Builder collapse warning signs – Image: Unsplash
  • Building costs are up 24% since the start of Covid, according to CoreLogic’s Cordell Construction Cost Index
  • Signs include a builder prioritising new projects
  • Experts say avoid quotes that seem too good to be true

Builders across the county have come under extreme financial pressure as rising costs have hurt building margins, forcing a constantly growing number of builders to go under.

CEO and Founder of Investor Partner Group, Moxin Reza, said the building industry started to run into problems when costs started rising.

CoreLogic‘s Cordell Construction Cost Index found substantial rises in the cost of building, finding a rise of 24% since the start of the pandemic. Material costs have also skyrocketed, with steel costing 49% more than pre-pandemic, according to the ABS.

Reza said after the huge amount of government incentives bought on to stimulate the economy, during the government-imposed lockdowns, builders initially secured new contracts with healthy margins.

He added that the supply chain issues also saw costs rise by 20-30% over 18 to 24 months.

“Builders struggled to raise prices simultaneously because of fixed-price contracts, resulting in contracts that became 30% costlier to fulfil,” said Reza.

“Additionally, builders’ lack of financial literacy and business management experience contributed to the collapse.

“Most builders come from a trade background, relying on cash flow rather than profits. As profits vanished, cash flow remained, keeping them solvent.”

Lag times hurting

Reza said builders adjusted prices to higher levels, but there’s a 1.5-year lag between finishing loss-making projects and recovering losses.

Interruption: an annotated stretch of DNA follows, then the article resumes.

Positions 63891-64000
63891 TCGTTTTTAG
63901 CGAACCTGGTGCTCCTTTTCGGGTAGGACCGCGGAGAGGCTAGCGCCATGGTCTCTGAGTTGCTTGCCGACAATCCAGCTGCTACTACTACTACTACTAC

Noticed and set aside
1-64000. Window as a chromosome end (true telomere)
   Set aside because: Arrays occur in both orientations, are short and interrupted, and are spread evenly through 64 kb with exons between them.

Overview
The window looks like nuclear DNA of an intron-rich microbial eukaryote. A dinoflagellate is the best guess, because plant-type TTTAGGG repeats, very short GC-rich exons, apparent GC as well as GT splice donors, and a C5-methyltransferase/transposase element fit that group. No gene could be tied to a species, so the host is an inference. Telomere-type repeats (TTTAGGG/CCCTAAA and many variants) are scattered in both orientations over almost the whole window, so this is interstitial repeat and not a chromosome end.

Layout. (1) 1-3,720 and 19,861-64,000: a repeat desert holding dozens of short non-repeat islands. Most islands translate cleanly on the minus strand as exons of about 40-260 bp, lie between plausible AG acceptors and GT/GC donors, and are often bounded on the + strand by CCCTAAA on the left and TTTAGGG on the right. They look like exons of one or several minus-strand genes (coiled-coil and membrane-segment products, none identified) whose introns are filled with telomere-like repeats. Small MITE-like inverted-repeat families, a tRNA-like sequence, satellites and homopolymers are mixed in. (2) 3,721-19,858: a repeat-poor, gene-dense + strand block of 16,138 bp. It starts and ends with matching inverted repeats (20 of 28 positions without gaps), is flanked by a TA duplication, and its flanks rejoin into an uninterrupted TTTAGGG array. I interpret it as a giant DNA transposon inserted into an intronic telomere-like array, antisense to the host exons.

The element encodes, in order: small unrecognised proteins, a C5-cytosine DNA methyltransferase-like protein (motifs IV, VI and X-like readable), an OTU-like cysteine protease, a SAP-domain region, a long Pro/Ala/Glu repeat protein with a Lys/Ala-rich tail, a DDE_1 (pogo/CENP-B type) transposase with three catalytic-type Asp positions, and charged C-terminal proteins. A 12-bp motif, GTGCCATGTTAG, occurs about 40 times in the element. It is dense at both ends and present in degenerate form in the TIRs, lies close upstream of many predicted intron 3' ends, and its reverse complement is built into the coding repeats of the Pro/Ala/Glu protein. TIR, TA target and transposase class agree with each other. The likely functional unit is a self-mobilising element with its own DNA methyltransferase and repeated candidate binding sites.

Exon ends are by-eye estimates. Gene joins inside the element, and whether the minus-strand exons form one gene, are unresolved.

“Rising interest rates caused new build contracts to decline, leaving builders unable to recoup losses.”

“The options were to delay loss-making builds or declare insolvency.”

Moxin Reza, CEO and Founder of Investor Partner Group

“Builders working with developers are safer, as their margins are higher, and developers prioritise completing projects promptly.

“It’s the builders working with owner-occupiers who fall the risk of collapsing and not those working with developers,” added Reza.

The signs a builder is on the brink

Reza said there are several signs to help identify owner-occupier builders with cash flow problems.

“Builders who prioritise new projects over completing older ones and make lifestyle changes, such as downsizing their office or switching to a smaller car, may indicate financial difficulties.”

“To mitigate the risk of working with struggling builders, clients should establish clear expectations and conduct thorough research.”

Moxin Reza, CEO and Founder of Investor Partner Group

“Contacting the builder’s trades to inquire about their payment status and seeking guidance from authorities like the Australian Securities and Investments Commission and the Australian Building and Construction Commission can provide valuable information.”

He said customers in Victoria can consult The Victorian Building Authority’s Disciplinary Register for further research.

“Checking Google reviews is another helpful step, as builders with numerous negative reviews may be cutting corners due to cash flow issues.”

“Investing time and effort into research and protection measures before signing a building contract is crucial to avoid future complications.”

Be cautious about cheap quotes

Reza said people should also be wary of inexpensive builders, emphasising that if a builder’s quote seems too good to be true, there is likely a reason for it.

He said it is worth considering custom builders, who may require a slightly higher investment but pose lower risks due to their limited scale.

“It’s important to understand that struggling builders are not always at fault.”

“Despite the misconception that builders lead luxurious lives, many have faced bankruptcy due to significant losses by no fault of their own.

“Recognising the builder’s efforts to communicate in good faith and understanding their cash flow problems can help establish productive solutions.

“However, customers should prioritise due diligence to safeguard themselves from builder bankruptcies.”

Reza said that although collaboration with the builder to complete the project is essential, customers should know that builder bankruptcy can lead to increased costs, delays, and holding expenses for the homeowner.

“Taking initial steps to protect oneself can prevent future issues and financial burdens.”


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